Faith doesn’t save us from disaster, but it offers us ways of coping

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    Unlike a lot of Kentucky congregations, we at Bethesda Church have decided not to return to church right now, even as the ban on in-person services is lifted.

    We’ll continue worshiping on Facebook Live and Zoom until at least June and perhaps longer, just as we’ve been doing since public gatherings were prohibited two months ago because of the COVID-19 pandemic.

    I decided we wouldn’t return after consulting with our elders, deacons, music leader, treasurer and financial director. I was surprised to learn their opinions were nearly unanimous: hardly anybody thought it was time to go back.

    They didn’t feel that, given the layout of our sanctuary and our many parishioners both young and old who fall into at-risk categories, we could guarantee everyone’s safety. Or anyone’s safety.

    The same day we all talked via a group text-message thread, our music director pointed me to a blog by a biology professor at the University of Massachusetts Dartmouth who’s examining research that coronavirus experts are publishing almost daily, as well as reliable news reports.

    His blog is the clearest look at the pandemic I’ve seen. From my reading of it, a church service may rank among the more dangerous places you can be, right up there with meat-processing plants and sit-down restaurants.

    Social distancing appears not to provide much protection in church sanctuaries, because you’re in a confined, indoor space for a long period of time, perhaps with a central heating or air conditioning unit blowing coronavirus droplets far beyond the six-feet distancing space.

    And deep-breathing while singing hymns can drive those respiratory droplets farther into your lungs.

    In a letter to all of Bethesda’s members, I explained that we Christians are “called to balance bold faith with common sense and attention to facts. And that’s more of an art than a science. We as leaders are trying to discern the proper balance.”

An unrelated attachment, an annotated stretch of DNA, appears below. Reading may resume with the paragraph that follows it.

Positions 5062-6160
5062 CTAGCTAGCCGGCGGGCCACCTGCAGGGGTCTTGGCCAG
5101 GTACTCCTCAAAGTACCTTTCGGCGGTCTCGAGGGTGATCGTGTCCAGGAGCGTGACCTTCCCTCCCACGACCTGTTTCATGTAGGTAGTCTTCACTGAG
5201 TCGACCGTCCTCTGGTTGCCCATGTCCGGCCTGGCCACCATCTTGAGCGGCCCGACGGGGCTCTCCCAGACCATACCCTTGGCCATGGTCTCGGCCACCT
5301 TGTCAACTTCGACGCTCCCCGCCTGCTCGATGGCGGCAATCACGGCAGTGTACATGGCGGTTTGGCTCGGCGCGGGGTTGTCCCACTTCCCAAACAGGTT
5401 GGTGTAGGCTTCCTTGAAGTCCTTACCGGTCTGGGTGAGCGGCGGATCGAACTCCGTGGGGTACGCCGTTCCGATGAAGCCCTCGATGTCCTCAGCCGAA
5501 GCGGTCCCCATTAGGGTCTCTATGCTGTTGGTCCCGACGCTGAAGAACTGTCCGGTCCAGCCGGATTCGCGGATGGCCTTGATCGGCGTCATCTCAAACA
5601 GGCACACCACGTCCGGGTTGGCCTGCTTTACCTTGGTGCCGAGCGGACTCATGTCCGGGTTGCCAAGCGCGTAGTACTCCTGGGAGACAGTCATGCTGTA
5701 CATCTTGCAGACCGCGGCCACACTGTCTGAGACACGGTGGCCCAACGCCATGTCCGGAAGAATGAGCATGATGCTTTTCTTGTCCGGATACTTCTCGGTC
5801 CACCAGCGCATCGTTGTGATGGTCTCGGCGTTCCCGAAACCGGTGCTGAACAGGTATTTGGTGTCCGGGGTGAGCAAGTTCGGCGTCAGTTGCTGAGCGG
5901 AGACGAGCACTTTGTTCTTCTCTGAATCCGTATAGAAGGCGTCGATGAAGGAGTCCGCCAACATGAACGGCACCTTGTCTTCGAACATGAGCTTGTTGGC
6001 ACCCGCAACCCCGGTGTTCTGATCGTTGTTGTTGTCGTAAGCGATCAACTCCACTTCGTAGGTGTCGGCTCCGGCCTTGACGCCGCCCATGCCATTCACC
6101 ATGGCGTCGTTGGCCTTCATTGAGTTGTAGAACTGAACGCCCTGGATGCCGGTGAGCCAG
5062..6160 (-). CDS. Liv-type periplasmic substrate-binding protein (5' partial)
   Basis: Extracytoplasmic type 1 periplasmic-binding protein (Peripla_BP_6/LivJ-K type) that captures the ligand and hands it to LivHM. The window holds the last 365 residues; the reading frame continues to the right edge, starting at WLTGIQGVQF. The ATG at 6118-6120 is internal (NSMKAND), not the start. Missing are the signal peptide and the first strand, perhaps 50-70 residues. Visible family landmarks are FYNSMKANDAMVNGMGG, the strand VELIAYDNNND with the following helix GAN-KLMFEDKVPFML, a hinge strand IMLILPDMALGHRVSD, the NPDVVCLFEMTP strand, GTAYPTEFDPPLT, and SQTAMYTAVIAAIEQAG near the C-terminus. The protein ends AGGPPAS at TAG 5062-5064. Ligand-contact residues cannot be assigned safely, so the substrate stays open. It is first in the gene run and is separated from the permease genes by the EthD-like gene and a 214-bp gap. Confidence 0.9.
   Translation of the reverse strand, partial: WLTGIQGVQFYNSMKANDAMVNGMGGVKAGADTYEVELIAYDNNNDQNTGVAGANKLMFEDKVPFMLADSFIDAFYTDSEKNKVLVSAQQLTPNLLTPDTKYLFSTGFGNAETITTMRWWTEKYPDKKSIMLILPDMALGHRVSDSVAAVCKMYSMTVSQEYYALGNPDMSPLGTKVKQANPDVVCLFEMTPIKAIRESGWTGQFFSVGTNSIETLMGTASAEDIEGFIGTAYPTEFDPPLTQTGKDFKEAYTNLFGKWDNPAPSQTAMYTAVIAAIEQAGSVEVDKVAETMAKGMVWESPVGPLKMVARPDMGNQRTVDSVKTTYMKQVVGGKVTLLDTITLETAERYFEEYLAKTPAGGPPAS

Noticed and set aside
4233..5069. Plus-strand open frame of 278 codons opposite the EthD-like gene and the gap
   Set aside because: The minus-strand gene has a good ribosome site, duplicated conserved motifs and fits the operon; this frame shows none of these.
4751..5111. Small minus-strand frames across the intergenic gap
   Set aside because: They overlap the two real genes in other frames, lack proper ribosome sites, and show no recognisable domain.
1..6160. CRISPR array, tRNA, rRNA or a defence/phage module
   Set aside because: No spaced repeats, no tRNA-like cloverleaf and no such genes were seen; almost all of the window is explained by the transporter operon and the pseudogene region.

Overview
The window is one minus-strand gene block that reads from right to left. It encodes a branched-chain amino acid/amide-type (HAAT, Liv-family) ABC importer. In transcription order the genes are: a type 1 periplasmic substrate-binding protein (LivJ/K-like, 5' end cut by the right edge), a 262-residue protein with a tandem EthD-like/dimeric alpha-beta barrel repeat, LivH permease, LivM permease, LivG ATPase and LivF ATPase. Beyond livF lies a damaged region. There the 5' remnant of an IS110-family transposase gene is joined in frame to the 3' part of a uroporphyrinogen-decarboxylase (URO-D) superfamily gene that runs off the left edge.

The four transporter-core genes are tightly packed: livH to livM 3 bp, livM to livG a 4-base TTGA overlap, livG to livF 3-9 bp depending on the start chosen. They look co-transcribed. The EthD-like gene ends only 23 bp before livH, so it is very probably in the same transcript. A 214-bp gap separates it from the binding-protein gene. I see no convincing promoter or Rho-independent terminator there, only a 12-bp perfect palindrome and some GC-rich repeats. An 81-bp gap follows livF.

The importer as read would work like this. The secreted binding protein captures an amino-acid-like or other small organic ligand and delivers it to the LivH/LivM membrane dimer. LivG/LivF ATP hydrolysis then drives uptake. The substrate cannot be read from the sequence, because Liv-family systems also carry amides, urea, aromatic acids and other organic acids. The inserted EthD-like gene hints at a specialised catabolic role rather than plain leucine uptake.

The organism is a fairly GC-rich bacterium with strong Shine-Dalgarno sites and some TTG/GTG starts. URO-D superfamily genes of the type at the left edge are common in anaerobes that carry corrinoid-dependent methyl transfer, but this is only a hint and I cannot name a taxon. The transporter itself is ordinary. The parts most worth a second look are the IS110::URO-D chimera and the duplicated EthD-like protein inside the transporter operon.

Other congregations must make their own decisions, of course. In an unprecedented situation such as this, there’s not a one-size-fits-all solution.

    This much is sure, being a Christian—or a member of any religious tradition—doesn’t automatically inoculate you from a novel coronavirus.

    That said, I think Christianity does grant us at least three other, distinct benefits in terrible times such as these. Those benefits may or may not be unique to Christianity, I can’t say.

    First, our faith gives us positive alternatives for responding to adversity.

    An old saw says adversity either makes us better or it makes us bitter.

    As Christians, we’re relentlessly encouraged to take the former path. We’re not to point fingers in blame. We’re not to divide into ideological factions. We’re not to exploit our own selfish good to the detriment of the weak or old. We’re not to hoard.

    Instead, we’re to seek peace and unity. We’re to encourage and if necessary feed our poorer neighbors. We’re to be patient, grateful and joyful even in the face of danger, even when it’s hard to be those things.

    Second, faith offers us the possibility of divine deliverance in the here and now. I’ve long said that nobody, religious or not, is guaranteed a miracle. Not ever. That’s why we need to listen to medical experts and embrace sound judgment.

    Nonetheless, a miracle remains a possibility. God generally works according to the laws of nature he created. Until he doesn’t.

    Occasionally he supersedes his own laws by spectacularly healing a person who otherwise should have died. He provides a job to a hopeless, unemployed single parent trapped in an economic collapse. God has his own plan. Got has his own economy.

    We always carry a glimmer of hope: God is with us, he loves us and he’s greater than our doleful circumstances. I’ve witnessed miracles any number of times. And there’s always room for one more.

    Third, faith tells us that whatever happens in our current world, this world isn’t the end. Whether or not we receive a miracle, whether we prosper or go bust, it shortly won’t matter. Come what may here, we’re on the road to everlasting glory.

    There’s a life beyond this one. There’s a brilliant light waiting to warm, comfort and purify us, a light in which we’ll dwell forever. Today’s troubles are merely temporary.

    Paul Prather is pastor of Bethesda Church near Mount Sterling. You can email him at [email protected]